HC Deb 30 April 1986 vol 96 cc992-1002
Mr. Giles Shaw

I beg to move amendment No. 23, in page 6, line 37, leave out from 'notice' to 'notice' in line 39 and insert

'shall be given in accordance with this section of any proposal to hold a public procession intended—

  1. (a) to demonstrate support for or opposition to the views or actions of any person or body of persons,
  2. (b) to publicise a cause or campaign, or
  3. (c) to mark or commemorate an event,
unless it is not reasonably practicable to give any advance notice of the procession.

(1A) Subsection (1) does not apply where the procession is one commonly or customarily held in the police area (or areas) in which it is proposed to be held or is a funeral procession organised by a funeral director acting in the normal course of his business.

(2) The'.

Mr. Deputy Speaker

With this we can take amendment (a) thereto, leave out '(c) to mark or commemorate an event.'. and Government amendments Nos. 25 and 26.

Mr. Shaw

The requirement to give advance notice under clause 11 as drafted applies to every procession unless, under clause 11(5), it is exempt because it is a procession commonly or customarily held or it is a funeral procession.

We had a full and interesting debate in Committee on whether clause 11 was too wide, and we undertook to consider whether we might redefine this requirement in such way as to exclude processions of no interest to the police, such as school crocodiles. That is the main effect of these amendments.

Instead of advance notice being required of all processions—except those caught by subsection (5)—advance notice will be required only of those types of procession set out in the amendment—namely, those intended to demonstrate support for, or opposition to, the views or actions of any person or body of persons; those publicising a cause or campaign; or those marking or commemorating some event. Consequently, organisers of any procession that has the sole aim of getting from A to B, such as crocodiles of schoolchildren or tourists following a guide, will not be required to give advance notice. But those organising demonstrations of a political nature or processions with a wider purpose than movement from A to B will need to give notice.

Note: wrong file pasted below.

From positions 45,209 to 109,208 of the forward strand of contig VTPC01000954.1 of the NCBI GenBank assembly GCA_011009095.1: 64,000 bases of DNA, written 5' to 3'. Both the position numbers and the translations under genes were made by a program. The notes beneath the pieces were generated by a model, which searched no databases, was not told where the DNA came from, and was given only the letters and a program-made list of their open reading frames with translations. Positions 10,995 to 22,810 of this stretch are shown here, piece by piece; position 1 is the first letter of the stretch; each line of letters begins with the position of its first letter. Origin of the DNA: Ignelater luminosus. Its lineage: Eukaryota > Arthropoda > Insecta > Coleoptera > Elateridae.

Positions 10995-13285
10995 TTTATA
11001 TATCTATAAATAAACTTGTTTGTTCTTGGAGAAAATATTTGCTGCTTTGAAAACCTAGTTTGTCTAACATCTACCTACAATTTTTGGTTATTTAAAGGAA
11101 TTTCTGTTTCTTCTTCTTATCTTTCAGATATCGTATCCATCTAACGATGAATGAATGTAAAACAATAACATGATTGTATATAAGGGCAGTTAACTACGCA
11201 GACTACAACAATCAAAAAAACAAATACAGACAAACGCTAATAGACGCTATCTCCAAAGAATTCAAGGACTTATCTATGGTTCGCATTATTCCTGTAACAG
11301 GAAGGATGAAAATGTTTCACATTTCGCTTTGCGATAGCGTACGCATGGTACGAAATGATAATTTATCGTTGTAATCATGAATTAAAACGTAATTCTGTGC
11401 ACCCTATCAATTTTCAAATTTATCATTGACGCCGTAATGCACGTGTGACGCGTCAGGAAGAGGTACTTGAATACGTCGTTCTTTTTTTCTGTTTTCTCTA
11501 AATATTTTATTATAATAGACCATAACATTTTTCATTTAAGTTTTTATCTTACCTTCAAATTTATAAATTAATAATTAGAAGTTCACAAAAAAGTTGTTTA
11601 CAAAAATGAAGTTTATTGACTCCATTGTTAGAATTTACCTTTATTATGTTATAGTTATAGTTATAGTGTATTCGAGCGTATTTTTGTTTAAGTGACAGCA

The existing exemption for processions commonly or customarily held and funeral processions will be retained by virtue of the new subsection (1A) which replaces subsection (5). The reason for this is quite straightforward. If a procession is commonly or customarily held, the police will already be aware of it and have no need of advance notice. If the event is likely to give rise to problems, or the police want an update about this year's arrangements, they will get in touch with the organisers near the time.

These amendments also help to clarify that where a procession arises spontaneously in response to some event—I recall discussion of demonstrations arising out of a sense of grief or loss—no advance notice of it is required. This is achieved by the addition of the phrase unless it is not reasonably practicable to give any advance notice of the procession. at the end of subsection (1). Amendment No. 26 is consequential. This represents substantially the views that were expressed in Committee, and I commend the amendments to the House.

Mr. Soley

I acknowledge that to some extent the Government have moved, but we are still unhappy about the clause and the amendments that the Government have proposed. There are a number of reasons for that. We feel yet again the Government are making the mistake of having far too wide catch-all phrases in the Bill. For example, notice will be required if the object is to mark or commemorate an event". That is wide open and could catch just about anything.